In addition to speaking with medical professionals, we thought we’d ask travel writers, who spend a lot of time on the go, for their best strategies to ward off and handle motion sickness. Here’s what they have to say: 

“Green apples! I don’t usually get motion sick, but I was on a particularly rocky cruise once, and the captain recommended them. The pectin in green apples can neutralize stomach acid.” — Becky Antioco, an Arizona-based travel writer

“I pack peppermint and ginger essential oils and candies, but the only real thing that works for me is to remember to pop a Dramamine before the trip. Staying hydrated, avoiding alcohol, and sometimes simple, bland foods like Saltine crackers can settle my stomach. Texting in the passenger seat will ruin me, so I have my phone set to not get texts when the car is in motion to reduce the temptation.” — Aimee Heckel, editor of

“Many things can help combat or prevent motion sickness, from OTC and prescription medications, to acupressure wristbands and ginger. When on a cruise, though, one factor can help more than any other: location. Try and get a stateroom that is mid-ship (in the middle when looking front to back) and on a lower deck, as close to the water line as possible.  This will help ensure that at least when you’re in your room, you’ll experience as little motion as possible, as the center of the ship is the pivot point, whereas the extreme ends and the top travel more. While you’re at it, get a room with a view. A window is great, but a balcony is better. Why? Contrary to what many people think, you actually want to be able to see the water. A major contributing factor to motion sickness is your brain feeling movement but your eyes not seeing that movement. The gift shop on the ship will charge a premium for OTC meds, but they’re often available for free at guest services or in the ship’s medical center.” Billy Hirsch, who runs cruise information site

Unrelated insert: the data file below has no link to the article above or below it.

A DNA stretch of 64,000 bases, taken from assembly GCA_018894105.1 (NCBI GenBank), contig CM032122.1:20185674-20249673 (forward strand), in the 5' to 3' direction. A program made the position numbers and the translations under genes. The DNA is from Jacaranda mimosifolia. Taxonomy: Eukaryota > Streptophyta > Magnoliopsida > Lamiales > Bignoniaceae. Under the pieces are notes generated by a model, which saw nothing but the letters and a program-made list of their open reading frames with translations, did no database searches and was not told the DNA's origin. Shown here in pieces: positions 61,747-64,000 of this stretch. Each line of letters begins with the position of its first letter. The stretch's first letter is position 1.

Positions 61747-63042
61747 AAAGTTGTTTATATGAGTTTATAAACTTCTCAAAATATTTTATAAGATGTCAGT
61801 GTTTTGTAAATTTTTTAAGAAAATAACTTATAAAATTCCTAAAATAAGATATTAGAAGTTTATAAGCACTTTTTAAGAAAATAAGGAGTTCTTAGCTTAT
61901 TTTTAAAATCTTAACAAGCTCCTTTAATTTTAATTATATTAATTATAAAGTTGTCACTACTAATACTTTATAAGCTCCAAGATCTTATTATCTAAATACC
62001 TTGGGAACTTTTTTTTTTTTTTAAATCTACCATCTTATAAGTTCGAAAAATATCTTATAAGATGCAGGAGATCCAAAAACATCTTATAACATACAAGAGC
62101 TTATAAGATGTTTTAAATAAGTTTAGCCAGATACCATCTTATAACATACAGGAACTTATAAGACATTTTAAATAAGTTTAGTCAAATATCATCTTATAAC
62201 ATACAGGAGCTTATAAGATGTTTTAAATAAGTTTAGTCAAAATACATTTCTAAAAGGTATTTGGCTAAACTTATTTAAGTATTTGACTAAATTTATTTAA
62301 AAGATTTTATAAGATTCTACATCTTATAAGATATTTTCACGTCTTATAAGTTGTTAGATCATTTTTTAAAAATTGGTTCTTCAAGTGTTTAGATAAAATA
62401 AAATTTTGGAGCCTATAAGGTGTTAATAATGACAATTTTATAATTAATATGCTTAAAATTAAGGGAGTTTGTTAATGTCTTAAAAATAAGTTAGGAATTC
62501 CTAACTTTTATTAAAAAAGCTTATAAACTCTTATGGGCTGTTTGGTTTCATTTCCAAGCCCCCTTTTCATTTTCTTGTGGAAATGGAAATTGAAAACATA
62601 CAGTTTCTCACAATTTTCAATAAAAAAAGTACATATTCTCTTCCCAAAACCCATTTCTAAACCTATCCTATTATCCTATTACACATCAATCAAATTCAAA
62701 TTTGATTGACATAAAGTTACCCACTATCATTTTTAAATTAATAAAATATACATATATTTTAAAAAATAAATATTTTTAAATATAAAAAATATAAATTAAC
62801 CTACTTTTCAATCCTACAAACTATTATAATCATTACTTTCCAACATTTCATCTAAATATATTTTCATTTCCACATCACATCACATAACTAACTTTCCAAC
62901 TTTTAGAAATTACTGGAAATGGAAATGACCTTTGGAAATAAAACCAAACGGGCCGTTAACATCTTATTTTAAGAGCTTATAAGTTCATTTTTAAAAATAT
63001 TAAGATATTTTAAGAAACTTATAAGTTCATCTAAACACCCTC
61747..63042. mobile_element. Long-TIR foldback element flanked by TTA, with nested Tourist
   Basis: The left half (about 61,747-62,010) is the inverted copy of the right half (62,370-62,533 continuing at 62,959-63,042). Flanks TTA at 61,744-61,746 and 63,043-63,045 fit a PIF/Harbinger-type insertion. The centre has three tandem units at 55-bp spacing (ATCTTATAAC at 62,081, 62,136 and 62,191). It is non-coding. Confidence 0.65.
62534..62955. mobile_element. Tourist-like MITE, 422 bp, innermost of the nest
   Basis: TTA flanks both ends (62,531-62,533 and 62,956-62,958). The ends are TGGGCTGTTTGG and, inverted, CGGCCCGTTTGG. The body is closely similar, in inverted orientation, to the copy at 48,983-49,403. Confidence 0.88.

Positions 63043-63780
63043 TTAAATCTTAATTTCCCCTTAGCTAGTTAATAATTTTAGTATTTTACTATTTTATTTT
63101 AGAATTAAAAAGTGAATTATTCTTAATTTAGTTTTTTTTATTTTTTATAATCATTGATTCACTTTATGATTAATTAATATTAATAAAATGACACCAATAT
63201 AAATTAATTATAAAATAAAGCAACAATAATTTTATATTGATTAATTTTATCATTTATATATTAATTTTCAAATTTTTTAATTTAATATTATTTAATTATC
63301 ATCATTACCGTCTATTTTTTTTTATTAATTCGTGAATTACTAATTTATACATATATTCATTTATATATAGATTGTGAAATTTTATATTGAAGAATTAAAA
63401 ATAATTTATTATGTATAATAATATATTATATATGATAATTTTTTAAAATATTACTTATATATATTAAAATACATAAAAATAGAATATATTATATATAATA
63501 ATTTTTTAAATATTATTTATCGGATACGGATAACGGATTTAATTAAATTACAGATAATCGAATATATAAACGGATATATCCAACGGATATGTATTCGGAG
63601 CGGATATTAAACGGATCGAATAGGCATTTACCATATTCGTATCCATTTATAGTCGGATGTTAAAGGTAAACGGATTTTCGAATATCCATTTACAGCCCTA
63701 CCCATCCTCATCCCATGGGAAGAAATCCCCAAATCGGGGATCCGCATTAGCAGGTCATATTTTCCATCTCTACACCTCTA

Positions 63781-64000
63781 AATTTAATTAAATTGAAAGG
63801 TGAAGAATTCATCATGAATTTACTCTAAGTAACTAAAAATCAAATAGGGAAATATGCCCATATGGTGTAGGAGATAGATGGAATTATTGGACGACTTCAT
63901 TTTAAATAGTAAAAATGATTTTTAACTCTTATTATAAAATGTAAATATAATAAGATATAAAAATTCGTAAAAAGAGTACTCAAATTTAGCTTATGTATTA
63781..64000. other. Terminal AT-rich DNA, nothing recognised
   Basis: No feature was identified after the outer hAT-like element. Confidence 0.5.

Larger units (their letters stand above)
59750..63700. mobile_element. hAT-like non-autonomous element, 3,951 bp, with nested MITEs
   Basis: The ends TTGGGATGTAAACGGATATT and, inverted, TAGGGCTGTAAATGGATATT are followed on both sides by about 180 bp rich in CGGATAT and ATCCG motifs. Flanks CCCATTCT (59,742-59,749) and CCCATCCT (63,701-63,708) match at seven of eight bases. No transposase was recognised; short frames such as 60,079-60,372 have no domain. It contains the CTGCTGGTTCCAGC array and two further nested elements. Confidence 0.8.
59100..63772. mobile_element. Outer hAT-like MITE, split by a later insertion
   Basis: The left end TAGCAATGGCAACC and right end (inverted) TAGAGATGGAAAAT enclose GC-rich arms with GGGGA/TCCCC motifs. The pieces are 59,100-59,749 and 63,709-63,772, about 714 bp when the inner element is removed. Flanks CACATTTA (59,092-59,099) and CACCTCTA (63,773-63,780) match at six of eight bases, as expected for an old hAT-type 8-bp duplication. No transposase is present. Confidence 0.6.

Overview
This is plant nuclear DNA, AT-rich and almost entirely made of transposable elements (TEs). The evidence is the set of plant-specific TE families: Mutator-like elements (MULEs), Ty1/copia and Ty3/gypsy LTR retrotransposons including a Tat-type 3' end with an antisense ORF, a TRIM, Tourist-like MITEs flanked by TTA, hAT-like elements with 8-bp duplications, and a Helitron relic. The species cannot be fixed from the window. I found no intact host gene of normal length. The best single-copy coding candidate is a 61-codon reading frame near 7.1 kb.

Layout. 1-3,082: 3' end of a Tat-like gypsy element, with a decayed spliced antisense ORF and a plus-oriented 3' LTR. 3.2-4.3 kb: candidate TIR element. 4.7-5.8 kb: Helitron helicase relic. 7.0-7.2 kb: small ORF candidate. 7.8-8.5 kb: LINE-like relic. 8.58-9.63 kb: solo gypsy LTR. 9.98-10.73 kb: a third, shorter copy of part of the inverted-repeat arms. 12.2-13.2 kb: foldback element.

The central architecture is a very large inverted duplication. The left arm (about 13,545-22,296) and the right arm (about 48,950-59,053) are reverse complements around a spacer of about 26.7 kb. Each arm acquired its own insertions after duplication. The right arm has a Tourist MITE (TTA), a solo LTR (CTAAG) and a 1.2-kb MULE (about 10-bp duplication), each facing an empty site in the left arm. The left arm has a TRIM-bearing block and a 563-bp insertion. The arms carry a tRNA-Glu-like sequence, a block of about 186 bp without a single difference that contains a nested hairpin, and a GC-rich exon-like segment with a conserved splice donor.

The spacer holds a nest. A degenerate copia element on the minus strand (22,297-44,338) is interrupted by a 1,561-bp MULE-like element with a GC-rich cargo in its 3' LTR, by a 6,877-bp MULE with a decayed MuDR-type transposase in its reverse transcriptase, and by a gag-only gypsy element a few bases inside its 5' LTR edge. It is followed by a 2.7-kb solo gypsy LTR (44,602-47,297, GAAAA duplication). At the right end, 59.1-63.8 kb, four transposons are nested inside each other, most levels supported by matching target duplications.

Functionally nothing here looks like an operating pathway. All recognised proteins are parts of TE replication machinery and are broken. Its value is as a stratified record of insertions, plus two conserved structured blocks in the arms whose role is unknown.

“Speak up if you have motion sickness. No one wants to clean up a mess and everyone can understand what it feels like to have an upset stomach. If you say something, people are more than willing to let you sit in the front and roll down the window.” — Lindsay Tigar, freelance travel and lifestyle journalist

Brittany Anas is a freelance writer who specializes in health, fitness, and travel writing. She also contributes to Men’s Journal, Women’s Health, Trip Savvy, Simplemost, Orbitz, and Eat This, Not That! She spent a decade working at daily newspapers, including The Denver Post and the Daily Camera in Boulder, Colorado, and she is a former federal background investigator. In her free time, Brittany enjoys hiking with her gremlin-pot belly pig mix that the rescue described as a “Boston Terrier” and coaching youth basketball. She also works with domestic abuse survivors, helping them regain financial stability through career coaching. Follower her on Twitter and Instagram.



  Who We Are       NFP Support       Magazine       Programs       Donate